Archive for July, 2013
We are confused.
In the six and a half years that Dan has been treated for Crohn’s disease, he has lucked out in that, for the most part, he has not experienced any serious side effects from medication. Asacol did nothing to him (in fact, it didn’t even help him). The only other medication he’s been on is 6-MP and that gave him terrible fatigue so severe that he could barely function.
For the past 3 years, Dan has getting Remicade infusions every six weeks. He suffers very little side effects from it- in fact, the only thing he feels from it is sleepiness after the infusion caused by Benadryl and a slight headache. These all pass within a few hours to a day of the infusion.
As you know, Remicade can cause a variety of side effects ranging from mild ones like headaches, stomach pain or nausea to serious ones like joint/muscle pain, vision changes and anaphylaxis. Dan’s reaction to the medication, so far, has been on the mild side (knock on wood).
However, for over a year now, we have been baffled by one side effect he’s been experiencing since being on the medication – extreme thirst. Dan is extremely, insatiably thirsty every day. He has some days where when he wakes up, the thirst/dehydration is so bad that he feels nauseous and ill. He drinks constantly throughout the day but nothing seems to help his thirst.
When I left my last job, I thought I was going to immediately start on the insurance plan at my current job. Unfortunately I was wrong- there was a month in which I needed to wait before I could become part of my company’s insurance plan. For many people, this wouldn’t be an issue- just go without insurance for a month and then start on the new plan on the first of the next month. However, when you have an autoimmune disease, you shouldn’t have a lapse in insurance- you never know when something is going to happen where you will need your insurance.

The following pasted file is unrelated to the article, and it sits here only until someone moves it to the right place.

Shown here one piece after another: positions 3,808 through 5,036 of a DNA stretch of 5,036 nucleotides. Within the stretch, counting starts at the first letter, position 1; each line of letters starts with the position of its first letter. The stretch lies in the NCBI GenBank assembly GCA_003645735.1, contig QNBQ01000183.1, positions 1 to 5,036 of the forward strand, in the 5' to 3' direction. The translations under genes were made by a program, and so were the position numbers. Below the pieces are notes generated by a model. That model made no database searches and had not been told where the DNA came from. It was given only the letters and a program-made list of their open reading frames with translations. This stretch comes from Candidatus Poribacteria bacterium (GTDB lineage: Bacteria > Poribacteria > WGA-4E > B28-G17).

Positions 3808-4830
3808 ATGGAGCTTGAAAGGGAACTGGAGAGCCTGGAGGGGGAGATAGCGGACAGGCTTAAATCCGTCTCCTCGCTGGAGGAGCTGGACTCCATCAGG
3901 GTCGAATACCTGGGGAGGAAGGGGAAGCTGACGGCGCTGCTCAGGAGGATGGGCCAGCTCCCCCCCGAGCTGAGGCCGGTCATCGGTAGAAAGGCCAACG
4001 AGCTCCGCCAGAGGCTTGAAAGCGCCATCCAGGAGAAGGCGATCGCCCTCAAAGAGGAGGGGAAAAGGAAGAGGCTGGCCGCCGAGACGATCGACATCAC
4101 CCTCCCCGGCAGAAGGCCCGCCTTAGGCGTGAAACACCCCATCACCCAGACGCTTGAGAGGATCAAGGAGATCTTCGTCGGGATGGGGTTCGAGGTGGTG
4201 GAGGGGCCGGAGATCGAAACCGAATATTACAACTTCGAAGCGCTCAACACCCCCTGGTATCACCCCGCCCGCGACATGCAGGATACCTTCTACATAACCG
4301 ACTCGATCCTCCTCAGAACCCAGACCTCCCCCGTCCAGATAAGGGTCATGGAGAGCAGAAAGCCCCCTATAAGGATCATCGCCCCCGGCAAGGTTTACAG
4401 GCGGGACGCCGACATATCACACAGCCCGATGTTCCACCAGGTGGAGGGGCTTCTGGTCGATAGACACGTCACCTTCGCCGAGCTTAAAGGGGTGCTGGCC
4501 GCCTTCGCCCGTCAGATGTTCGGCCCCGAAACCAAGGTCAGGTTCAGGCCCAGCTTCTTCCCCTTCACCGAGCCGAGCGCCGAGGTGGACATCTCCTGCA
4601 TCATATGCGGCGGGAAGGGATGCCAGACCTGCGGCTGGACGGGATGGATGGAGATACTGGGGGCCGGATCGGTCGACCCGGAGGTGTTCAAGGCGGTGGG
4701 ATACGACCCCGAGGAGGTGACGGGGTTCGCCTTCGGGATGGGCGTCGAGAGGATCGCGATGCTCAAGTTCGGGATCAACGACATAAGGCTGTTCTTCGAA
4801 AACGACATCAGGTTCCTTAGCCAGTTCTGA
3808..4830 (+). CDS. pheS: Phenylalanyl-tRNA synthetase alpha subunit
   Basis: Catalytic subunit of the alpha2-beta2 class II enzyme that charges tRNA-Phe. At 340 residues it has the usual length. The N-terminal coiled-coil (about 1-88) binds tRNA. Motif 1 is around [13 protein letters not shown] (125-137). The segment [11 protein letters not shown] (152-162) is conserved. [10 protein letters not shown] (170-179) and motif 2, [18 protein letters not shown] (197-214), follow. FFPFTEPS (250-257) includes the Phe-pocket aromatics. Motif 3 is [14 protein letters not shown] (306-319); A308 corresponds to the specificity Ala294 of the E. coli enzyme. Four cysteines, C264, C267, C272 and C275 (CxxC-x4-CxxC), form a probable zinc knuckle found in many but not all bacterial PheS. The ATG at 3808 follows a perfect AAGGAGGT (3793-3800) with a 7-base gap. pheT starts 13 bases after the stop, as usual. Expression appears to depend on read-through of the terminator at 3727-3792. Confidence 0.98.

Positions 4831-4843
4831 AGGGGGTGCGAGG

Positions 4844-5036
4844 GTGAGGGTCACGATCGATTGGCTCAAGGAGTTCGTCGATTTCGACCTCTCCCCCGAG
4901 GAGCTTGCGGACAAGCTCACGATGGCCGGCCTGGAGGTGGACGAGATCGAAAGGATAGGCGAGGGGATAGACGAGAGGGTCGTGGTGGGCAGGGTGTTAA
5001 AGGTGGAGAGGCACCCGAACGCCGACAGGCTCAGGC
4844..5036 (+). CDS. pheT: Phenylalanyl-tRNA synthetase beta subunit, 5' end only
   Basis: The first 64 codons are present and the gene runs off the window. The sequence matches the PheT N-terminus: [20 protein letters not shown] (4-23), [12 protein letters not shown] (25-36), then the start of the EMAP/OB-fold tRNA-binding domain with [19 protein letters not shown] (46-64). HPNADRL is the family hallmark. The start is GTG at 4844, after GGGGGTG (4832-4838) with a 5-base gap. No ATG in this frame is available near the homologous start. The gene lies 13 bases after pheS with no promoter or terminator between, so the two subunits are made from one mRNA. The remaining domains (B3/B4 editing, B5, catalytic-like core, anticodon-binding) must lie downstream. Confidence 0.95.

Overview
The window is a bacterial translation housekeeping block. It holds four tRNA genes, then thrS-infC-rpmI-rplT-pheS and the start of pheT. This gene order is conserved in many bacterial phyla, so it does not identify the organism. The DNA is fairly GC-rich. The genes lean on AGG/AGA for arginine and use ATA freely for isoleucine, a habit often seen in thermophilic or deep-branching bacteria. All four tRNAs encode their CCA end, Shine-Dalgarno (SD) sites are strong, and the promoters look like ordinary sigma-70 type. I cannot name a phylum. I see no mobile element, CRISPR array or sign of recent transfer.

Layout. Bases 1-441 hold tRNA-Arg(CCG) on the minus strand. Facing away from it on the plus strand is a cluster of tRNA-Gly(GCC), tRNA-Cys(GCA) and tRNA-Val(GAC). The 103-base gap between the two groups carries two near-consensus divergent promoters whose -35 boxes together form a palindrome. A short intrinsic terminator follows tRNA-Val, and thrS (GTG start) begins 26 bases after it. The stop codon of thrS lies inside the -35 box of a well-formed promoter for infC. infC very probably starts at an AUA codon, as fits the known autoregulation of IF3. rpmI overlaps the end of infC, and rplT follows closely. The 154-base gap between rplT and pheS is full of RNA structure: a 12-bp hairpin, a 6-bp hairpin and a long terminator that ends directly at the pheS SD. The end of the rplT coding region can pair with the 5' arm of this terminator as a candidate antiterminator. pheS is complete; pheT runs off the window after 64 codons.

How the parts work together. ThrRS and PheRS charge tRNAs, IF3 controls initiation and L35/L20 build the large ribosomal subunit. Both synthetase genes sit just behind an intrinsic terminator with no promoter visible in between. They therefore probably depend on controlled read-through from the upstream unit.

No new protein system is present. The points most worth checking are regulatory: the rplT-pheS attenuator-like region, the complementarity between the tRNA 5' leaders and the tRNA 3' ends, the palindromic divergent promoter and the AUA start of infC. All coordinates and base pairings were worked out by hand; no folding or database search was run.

For Dan and I, there was a whole other reason for needing to have insurance during that month- Remicade.
Remicade is administered once every 6-8 weeks to people with moderate to severe Crohn’s disease and ulcerative colitis. Dan has been on Remicade since August 2010 and it has been his miracle drug. He goes every six weeks for a two hour Remicade infusion and that’s it for his medication. Since Remicade is a miracle drug, it has a hefty price tag associated with it- as much as $10,000 per infusion without insurance.
So here’s our predicament:
I left my last job on May 24 and the insurance from that job expired on May 31. Dan was scheduled to get his Remicade infusion mid-June and, while you can push it back a few days, we couldn’t push it back two weeks until we started on my new insurance. And lord knows, we can’t afford the cost of the drug without insurance.
So what could we do?